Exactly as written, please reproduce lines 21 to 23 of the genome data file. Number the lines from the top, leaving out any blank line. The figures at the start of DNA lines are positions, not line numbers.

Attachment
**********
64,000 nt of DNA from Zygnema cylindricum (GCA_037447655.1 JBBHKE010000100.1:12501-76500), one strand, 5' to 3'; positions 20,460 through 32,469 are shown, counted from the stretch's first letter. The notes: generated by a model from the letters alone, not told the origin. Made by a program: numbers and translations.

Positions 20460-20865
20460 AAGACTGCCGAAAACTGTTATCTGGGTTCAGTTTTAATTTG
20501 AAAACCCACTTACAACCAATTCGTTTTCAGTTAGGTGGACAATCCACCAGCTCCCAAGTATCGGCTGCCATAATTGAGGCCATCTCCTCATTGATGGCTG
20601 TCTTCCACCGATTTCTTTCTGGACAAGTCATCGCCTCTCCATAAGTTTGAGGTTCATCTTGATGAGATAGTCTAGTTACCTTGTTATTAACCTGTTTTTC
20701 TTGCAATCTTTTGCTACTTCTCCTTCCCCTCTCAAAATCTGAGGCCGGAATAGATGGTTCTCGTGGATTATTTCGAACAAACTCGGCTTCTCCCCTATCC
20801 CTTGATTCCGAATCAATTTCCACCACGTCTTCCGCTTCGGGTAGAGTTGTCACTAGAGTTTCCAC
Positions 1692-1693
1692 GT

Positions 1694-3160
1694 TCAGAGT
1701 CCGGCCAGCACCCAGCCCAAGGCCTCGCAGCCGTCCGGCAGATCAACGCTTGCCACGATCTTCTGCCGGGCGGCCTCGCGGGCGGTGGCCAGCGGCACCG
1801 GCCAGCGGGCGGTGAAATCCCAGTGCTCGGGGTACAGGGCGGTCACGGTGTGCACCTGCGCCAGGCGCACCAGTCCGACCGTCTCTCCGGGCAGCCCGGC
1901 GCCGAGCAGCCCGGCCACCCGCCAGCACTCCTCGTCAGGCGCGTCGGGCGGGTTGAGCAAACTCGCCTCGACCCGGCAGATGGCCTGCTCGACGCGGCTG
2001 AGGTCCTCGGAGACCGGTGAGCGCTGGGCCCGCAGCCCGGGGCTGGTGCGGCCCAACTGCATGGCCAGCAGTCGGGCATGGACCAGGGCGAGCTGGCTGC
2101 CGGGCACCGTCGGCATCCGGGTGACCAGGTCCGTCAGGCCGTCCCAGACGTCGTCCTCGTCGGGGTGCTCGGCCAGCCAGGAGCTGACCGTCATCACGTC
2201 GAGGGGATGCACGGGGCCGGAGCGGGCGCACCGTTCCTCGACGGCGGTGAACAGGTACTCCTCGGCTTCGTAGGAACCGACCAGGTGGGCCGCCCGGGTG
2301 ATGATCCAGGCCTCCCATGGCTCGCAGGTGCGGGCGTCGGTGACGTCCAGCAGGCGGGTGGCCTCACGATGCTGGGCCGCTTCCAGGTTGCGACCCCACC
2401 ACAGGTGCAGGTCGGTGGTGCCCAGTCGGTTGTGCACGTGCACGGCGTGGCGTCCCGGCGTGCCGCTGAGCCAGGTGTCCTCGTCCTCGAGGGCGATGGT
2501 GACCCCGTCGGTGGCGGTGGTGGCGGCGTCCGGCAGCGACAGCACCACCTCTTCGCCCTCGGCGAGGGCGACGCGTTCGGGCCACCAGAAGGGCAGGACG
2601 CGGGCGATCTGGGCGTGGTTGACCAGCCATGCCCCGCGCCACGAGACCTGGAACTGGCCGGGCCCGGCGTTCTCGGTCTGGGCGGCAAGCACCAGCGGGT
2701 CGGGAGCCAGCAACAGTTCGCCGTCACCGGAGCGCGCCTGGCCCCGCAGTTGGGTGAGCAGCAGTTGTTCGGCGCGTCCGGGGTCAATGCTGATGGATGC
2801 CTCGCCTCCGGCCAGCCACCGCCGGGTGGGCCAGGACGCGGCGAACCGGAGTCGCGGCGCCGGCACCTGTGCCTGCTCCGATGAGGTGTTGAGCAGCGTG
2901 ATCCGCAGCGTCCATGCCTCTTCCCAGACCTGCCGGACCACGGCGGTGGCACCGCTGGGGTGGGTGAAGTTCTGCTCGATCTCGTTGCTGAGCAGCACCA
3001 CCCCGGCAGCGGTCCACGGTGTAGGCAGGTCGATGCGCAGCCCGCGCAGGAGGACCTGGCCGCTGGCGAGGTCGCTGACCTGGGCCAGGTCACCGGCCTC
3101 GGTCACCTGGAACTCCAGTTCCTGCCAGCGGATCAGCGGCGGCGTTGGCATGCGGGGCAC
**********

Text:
2601 CGGGCGATCTGGGCGTGGTTGACCAGCCATGCCCCGCGCCACGAGACCTGGAACTGGCCGGGCCCGGCGTTCTCGGTCTGGGCGGCAAGCACCAGCGGGT
2701 CGGGAGCCAGCAACAGTTCGCCGTCACCGGAGCGCGCCTGGCCCCGCAGTTGGGTGAGCAGCAGTTGTTCGGCGCGTCCGGGGTCAATGCTGATGGATGC
2801 CTCGCCTCCGGCCAGCCACCGCCGGGTGGGCCAGGACGCGGCGAACCGGAGTCGCGGCGCCGGCACCTGTGCCTGCTCCGATGAGGTGTTGAGCAGCGTG